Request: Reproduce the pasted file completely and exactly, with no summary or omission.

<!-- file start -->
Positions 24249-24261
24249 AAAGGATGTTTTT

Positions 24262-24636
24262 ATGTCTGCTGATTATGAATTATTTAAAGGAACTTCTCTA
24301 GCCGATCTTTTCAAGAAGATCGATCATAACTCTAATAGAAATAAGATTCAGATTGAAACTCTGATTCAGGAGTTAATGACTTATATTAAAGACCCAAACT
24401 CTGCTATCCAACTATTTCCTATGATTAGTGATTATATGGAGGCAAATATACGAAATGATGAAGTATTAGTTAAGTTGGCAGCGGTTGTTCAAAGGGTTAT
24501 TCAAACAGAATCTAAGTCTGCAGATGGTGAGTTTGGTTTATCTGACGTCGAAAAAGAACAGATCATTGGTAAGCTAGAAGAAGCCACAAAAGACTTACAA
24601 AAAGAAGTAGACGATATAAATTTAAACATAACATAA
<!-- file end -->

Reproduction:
Positions 24249-24261
24249 AAAGGATGTTTTT

Positions 24262-24636
24262 ATGTCTGCTGATTATGAATTATTTAAAGGAACTTCTCTA
24301 GCCGATCTTTTCAAGAAGATCGATCATAACTCTAATAGAAATAAGATTCAGATTGAAACTCTGATTCAGGAGTTAATGACTTATATTAAAGACCCAAACT
24401 CTGCTATCCAACTATTTCCTATGATTAGTGATTATATGGAGGCAAATATACGAAATGATGAAGTATTAGTTAAGTTGGCAGCGGTTGTTCAAAGGGTTAT
24501 TCAAACAGAATCTAAGTCTGCAGATGGTGAGTTTGGTTTATCTGACGTCGAAAAAGAACAGATCATTGGTAAGCTAGAAGAAGCCACAAAAGACTTACAA
24601 AAAGAAGTAGACGATATAAATTTAAACATAACATAA